Olympics-IOC hopeful Bach sees more sports and own TV channel
BERLIN, June 7
BERLIN, June 7 (Reuters) - The Olympic Games can accommodate more sports than their current maximum of 28 and a global Olympic TV channel would boost their presence between the Games, IOC presidential hopeful Thomas Bach said on Friday.
The German lawyer and IOC Vice-President, who is one of six candidates bidding to replace outgoing IOC President Jacques Rogge in September, said as long as the 10,500-athlete limit is respected there was no need to stick with just 28.
The IOC has been heavily criticised for excluding wrestling from the 2020 Olympics in a bid to revamp the sports programme, although the ancient sport has been included along with baseball/softball and squash on a shortlist for one spot available.
"You cannot just simply replace one piece (of the puzzle) with others," Bach, long seen as the frontrunner in the presidential race, told a conference call as he outlined his manifesto a day after the deadline for candidacies.
The three sports will be put to the vote at the IOC Session in September, days before the presidential election.
"Whenever we take decisions on the Olympic programme we have to know before and consider what it means to sustainability with regard to sports facilities," said Bach, who heads the German Olympic Sports Confederation.
"We should definitely keep the limits on number of athletes and establish a limit on number of permanent facilities," Bach said. "With this framework we could gain good flexibility with regard to the programme."
"The number of sports, there we can be more flexible."
Bach said the Games also needed to become more attractive for cities planning to bid, saying the current process was "maybe asking too much from them."
There are three cities left in the 2020 Games bid process - Madrid, Tokyo and Istanbul. Qatar's Doha and Azerbaijan's capital Baku failed to make the cut while Rome, burdened with domestic economic woes, pulled out early.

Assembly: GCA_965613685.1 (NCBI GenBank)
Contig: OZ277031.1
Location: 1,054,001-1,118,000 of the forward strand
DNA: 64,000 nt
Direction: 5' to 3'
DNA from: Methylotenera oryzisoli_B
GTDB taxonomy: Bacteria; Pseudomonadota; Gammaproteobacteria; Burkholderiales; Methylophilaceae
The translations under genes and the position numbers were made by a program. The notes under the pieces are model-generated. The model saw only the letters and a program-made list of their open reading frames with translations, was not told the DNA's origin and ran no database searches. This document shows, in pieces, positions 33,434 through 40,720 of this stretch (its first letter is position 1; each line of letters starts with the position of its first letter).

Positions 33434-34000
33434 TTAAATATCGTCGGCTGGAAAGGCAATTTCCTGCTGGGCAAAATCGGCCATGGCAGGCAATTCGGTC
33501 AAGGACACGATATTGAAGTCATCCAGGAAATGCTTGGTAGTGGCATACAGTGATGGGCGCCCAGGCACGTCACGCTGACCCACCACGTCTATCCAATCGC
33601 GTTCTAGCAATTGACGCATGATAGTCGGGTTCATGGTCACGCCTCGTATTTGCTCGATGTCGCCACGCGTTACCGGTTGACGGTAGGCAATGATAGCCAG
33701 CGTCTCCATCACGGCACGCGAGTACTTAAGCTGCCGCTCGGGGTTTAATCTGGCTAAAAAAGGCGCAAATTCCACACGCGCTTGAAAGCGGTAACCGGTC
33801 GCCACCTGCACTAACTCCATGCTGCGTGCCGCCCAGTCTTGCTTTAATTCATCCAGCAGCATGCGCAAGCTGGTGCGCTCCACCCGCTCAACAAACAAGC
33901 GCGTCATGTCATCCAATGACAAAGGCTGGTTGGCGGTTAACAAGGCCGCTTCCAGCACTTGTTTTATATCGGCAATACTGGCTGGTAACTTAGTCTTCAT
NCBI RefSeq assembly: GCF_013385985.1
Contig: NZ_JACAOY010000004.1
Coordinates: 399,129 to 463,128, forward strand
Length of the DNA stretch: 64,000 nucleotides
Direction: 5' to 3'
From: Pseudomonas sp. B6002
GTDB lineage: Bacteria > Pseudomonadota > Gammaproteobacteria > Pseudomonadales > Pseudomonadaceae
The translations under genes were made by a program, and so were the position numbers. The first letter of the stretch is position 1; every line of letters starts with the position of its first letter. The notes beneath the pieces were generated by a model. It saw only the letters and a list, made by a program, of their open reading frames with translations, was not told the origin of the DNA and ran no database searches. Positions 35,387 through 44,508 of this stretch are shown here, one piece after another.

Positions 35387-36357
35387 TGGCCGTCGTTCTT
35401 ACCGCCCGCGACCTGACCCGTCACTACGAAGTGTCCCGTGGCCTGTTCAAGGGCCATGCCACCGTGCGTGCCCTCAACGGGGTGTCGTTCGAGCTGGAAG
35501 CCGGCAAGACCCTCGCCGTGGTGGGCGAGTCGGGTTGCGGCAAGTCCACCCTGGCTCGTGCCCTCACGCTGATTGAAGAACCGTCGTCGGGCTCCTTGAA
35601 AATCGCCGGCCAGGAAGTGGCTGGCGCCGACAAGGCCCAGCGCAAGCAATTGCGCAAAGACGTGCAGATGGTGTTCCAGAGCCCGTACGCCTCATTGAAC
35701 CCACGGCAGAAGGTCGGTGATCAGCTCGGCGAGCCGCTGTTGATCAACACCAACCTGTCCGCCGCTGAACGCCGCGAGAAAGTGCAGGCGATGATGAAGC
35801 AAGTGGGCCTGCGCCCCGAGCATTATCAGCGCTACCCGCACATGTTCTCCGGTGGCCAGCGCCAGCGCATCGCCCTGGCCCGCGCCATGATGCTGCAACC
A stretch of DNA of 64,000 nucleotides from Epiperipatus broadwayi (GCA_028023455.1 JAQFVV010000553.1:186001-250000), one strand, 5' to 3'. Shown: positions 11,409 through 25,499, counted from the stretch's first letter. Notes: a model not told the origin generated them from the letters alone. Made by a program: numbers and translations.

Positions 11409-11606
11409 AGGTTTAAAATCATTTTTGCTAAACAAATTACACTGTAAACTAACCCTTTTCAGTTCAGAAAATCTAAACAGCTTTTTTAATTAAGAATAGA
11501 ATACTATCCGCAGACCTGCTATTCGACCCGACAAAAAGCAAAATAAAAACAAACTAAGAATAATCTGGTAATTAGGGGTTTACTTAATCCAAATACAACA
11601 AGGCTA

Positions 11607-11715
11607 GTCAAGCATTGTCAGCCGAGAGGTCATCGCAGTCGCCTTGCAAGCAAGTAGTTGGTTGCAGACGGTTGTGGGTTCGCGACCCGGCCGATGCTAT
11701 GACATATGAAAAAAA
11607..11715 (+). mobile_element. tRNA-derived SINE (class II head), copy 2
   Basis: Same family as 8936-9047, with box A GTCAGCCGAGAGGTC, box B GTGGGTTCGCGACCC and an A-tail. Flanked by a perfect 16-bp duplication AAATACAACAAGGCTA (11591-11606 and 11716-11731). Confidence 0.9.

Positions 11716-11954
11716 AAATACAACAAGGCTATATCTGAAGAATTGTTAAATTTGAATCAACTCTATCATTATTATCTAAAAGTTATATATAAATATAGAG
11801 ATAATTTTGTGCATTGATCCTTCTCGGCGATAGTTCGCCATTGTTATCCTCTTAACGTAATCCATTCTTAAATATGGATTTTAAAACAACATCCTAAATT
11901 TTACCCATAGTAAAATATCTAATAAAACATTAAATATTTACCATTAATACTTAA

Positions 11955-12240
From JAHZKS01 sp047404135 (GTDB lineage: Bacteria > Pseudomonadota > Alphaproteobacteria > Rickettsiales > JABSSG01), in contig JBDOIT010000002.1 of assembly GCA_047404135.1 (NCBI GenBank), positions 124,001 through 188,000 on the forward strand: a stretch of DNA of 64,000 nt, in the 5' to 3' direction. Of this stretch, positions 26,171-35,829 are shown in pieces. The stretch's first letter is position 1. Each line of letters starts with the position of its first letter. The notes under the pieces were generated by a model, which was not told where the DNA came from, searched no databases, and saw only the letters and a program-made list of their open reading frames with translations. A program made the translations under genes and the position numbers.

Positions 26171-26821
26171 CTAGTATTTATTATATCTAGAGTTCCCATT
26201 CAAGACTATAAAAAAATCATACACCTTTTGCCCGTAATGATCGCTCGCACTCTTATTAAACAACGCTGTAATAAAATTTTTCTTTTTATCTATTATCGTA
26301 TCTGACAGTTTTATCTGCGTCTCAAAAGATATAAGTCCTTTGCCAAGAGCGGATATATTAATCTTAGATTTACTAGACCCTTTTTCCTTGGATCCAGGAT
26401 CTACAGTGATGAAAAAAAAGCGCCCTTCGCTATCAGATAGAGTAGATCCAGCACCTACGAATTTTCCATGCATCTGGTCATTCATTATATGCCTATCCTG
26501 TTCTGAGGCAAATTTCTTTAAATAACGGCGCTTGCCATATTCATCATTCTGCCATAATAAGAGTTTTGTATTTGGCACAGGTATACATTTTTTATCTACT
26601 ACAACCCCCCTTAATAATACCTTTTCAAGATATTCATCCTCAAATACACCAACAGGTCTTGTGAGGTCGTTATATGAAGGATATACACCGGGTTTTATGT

"We must ensure that organising the Games is attractive and feasible for as many cities and countries as possible," Bach said. "In this respect we may have to reconsider the bidding procedure to make it more encouraging while ensuring operational excellence."
"It should be a real invitation for candidates and should show we embrace the different social, cultural and political backgrounds. We should also ask if we are sometimes requesting too much, too early (from bid cities)?"
Running for the top job are also fellow IOC Vice President Ng Ser Miang from Singapore, Swiss Denis Oswald, world amateur boxing federation head C.K. Wu, Ukrainian former Olympic champion Sergei Bubka and Richard Carrion, head of the IOC finance commission and along with Bach, a chief IOC negotiator for broadcast rights.
Bach said the time had come for the IOC to consider setting up an Olympic TV channel to boost its product's global reach in the four years between the Olympics, given its already existing production resources.
"This is a vision, this is nothing you can manage in one two three, in four or five years," said Bach. "But as our Chinese friends say every long journey starts with the first step and it is time to undertake this first step."
"We have already an Olympic TV production and we see that many Olympic sports do not appear enough across the world on TV. This is not a question about money. This is a question about addressing the youth," he said.
"If it would be only about money and the Games the actual system works pretty well. We sell well our TV rights, we have excellent ratings all over the world so from this perspective there would not be the need for change," he said.
Broadcast rights revenues are the IOC's biggest source of income and will top $4 billion for the period 2013-2016.
"Having already the production company in hand we need a discussion with our TV partners, with the international federations about how we can get more Olympic sports in the period between the Games on the screen," said Bach. (Reporting by Karolos Grohmann, editing by Alan Baldwin)
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